Three Women depicts the artistic lives of Bernadette, a farm-poetess; Susanna, a gallerist and outsider artist; and Sister Maureen, a nun who repurposed an abandoned convent as an event space. For Serena McCarroll, documenting their practices and stories is a means for her to grapple with artistic identity within the small-town community of Bruno, Saskatchewan. While McCarroll initially moved to Bruno for the possibilities afforded by cheap rent, she was soon confronted with the extreme isolation of rural prairie life–both physical and psychological–and the challenge of maintaining an artistic practice in such a context.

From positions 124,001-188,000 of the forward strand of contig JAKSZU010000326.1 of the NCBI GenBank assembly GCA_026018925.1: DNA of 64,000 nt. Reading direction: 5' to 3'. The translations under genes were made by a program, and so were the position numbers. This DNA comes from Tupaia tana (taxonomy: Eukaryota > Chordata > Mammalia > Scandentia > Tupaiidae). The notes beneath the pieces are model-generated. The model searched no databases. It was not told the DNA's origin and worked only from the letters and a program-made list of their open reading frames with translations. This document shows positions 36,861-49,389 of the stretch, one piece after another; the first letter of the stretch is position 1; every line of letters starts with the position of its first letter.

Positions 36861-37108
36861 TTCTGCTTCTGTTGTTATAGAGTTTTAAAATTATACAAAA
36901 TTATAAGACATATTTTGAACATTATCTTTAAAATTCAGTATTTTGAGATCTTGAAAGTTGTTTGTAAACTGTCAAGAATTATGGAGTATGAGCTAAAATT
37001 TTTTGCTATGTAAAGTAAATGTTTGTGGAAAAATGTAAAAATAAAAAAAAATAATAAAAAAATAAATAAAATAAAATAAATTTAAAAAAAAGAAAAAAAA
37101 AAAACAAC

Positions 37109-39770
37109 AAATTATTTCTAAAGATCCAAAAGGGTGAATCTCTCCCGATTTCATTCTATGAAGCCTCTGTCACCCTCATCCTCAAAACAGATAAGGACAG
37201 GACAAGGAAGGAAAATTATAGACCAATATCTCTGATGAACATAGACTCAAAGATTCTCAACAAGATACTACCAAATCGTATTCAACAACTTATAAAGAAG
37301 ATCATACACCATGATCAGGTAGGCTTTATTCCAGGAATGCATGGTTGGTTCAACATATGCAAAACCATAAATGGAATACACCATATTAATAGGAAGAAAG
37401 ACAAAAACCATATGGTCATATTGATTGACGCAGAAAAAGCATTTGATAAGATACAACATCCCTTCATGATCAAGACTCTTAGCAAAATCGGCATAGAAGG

The subjects in Three Women pursued artistic work with no formal training. They forged their own routes for self-expression in a vast and empty place. By revealing something about the artists vis-à-vis the larger community in which they work, McCarroll’s series considers what enables an artist to thrive. Her work raises questions regarding the influences of geography, upbringing, and access to an artistic community. These images expose the social fabric underlying this rural landscape.
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